As internet security and hackers gain headlines in the news and media, several networks are looking at targeting the mysterious world of hackers to put on display for audiences. Both USA Network and Syfy have made announcements that their line-ups will soon include hacker-related shows, though both of a rather different variety.
The USA network announced mid-December that it would be ordering Mr. Robot, written by Sam Esmail (Comet) who is also credited as an executive producer along with Steve Golin (True Detective) and Chad Hamilton (Breakup at a Wedding). The hacker thriller follows Elliot (Rami Malek, 24), a young programmer with an extreme case of an anti-social disorder. He eventually decides his only way of connecting with people is to hack them, however his endeavor to interact with people launches him into a shadowy underground hacker group led by anarchist Mr. Robot (Christian Slater, Mind Games), whose ultimate goal is to take down corporate America.
Chris McCumber, president of the USA Network is very excited about the upcoming show and thinks audiences will be too.
Mr. Robot could not be more timely and relevant. The creative team behind this series has done a brilliant job, taking viewers on a wild ride that leaves them wanting more. Malek gives a masterful performance as a hacker and unlikely hero, alongside Christian, who is perfectly cast.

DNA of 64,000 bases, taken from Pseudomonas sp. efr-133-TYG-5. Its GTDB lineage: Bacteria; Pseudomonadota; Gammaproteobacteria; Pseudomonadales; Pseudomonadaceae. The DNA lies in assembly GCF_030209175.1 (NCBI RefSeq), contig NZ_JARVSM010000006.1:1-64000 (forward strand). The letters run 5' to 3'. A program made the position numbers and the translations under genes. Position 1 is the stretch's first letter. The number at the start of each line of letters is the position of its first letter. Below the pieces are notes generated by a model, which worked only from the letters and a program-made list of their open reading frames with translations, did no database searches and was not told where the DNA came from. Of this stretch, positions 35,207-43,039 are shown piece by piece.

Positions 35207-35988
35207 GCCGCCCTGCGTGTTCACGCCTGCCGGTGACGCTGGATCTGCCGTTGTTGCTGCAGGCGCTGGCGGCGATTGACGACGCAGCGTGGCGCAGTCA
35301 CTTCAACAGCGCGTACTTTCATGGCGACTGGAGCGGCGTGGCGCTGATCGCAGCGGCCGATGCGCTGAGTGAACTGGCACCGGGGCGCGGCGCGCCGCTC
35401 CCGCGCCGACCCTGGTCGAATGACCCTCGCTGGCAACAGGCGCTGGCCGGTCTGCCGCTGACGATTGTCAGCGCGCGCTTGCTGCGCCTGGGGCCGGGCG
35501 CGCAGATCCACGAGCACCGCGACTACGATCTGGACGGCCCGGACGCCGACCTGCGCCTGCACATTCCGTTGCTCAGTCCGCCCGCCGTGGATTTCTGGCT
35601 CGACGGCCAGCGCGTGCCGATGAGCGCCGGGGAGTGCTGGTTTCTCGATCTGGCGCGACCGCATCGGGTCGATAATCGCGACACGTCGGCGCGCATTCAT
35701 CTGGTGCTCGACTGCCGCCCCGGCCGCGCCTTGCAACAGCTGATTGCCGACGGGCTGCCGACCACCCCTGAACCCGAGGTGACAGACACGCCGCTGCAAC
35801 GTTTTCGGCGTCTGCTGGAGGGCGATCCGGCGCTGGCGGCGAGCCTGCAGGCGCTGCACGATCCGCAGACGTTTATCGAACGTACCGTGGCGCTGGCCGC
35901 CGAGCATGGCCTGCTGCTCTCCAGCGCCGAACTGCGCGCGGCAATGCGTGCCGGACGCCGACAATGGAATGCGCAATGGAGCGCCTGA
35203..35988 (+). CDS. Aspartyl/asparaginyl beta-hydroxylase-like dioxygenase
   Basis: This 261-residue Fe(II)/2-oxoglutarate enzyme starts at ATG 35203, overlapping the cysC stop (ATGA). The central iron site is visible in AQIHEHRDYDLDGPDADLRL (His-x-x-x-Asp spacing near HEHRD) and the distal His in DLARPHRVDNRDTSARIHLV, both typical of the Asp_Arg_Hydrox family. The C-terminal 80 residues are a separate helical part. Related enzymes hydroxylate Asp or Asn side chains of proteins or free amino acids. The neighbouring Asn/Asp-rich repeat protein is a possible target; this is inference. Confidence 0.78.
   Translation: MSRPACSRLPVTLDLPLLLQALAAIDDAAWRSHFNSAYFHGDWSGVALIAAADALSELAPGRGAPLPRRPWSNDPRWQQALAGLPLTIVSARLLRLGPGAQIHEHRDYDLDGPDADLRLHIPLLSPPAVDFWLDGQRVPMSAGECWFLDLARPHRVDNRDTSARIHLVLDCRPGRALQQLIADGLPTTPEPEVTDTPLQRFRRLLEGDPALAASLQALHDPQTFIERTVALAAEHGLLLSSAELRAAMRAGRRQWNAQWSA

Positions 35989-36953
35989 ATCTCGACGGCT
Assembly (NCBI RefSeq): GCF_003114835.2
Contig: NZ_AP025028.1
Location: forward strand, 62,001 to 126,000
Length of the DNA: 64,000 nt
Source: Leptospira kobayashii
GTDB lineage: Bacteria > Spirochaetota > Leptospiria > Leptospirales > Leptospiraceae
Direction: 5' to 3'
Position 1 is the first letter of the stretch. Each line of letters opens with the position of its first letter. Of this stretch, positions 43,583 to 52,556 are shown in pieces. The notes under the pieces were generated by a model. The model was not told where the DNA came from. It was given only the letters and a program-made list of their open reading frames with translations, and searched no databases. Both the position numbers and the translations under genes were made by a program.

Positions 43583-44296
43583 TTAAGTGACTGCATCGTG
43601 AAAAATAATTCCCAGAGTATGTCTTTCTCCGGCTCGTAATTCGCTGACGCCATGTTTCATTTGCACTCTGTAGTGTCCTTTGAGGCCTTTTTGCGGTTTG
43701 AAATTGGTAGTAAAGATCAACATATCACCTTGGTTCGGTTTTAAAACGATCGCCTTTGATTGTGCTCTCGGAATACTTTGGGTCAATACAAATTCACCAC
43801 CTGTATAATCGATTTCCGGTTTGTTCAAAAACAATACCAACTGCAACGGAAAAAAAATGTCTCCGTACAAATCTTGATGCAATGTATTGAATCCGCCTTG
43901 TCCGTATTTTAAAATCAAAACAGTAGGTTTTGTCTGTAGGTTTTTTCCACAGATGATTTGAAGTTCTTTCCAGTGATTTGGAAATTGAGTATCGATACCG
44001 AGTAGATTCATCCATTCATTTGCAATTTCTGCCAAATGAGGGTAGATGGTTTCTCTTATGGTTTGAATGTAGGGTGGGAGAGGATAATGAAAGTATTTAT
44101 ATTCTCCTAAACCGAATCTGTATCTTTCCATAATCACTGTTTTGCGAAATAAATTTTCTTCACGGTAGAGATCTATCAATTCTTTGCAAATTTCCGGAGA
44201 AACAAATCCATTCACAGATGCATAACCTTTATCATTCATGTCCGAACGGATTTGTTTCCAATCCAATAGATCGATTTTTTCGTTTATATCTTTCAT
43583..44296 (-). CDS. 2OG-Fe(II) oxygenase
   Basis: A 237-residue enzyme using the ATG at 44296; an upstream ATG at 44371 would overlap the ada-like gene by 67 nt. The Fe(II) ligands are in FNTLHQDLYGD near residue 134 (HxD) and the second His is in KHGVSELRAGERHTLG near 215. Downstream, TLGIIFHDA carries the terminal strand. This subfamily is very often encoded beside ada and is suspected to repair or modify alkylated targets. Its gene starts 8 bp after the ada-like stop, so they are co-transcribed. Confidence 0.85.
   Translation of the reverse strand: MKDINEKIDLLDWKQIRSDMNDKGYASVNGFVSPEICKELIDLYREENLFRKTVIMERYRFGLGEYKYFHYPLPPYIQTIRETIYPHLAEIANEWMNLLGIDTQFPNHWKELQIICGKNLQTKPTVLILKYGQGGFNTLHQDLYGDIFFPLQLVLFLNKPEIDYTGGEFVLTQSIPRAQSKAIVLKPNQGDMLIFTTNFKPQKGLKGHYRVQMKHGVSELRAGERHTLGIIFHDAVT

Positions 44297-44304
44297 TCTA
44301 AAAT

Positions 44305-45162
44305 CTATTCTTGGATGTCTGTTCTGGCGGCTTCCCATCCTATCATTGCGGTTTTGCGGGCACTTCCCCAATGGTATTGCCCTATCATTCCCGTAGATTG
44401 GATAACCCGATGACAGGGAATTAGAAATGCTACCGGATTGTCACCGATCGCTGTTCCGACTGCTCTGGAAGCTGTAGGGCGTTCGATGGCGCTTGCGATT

Syfy is also hopping on the bandwagon and has announced their plan to team up with Relativity Television to develop their own show, Hackers. The series purports to be an un-scripted reality show that will delve into major recent hacking stories and delve into the real life of the hackers behind them. With the obvious difficulties of having a compelling show that doesn’t involve watching people furiously type away at a computer for an hour, the network has already moved to reassure critics, stating:
Hackers will reveal the secrets behind the most infamous cyber-crimes ever committed, using sophisticated, never-before-seen digital graphics to create an experiential “hacking” scene that exposes what actually happens when a computer network is broken into – including what goes on inside the mind of the hacker.
With no word on what those “never-before-seen digital graphics” are or even a premier date of any kind, it remains to be seen whether the series will flourish or flop.Source: Entertainment Weekly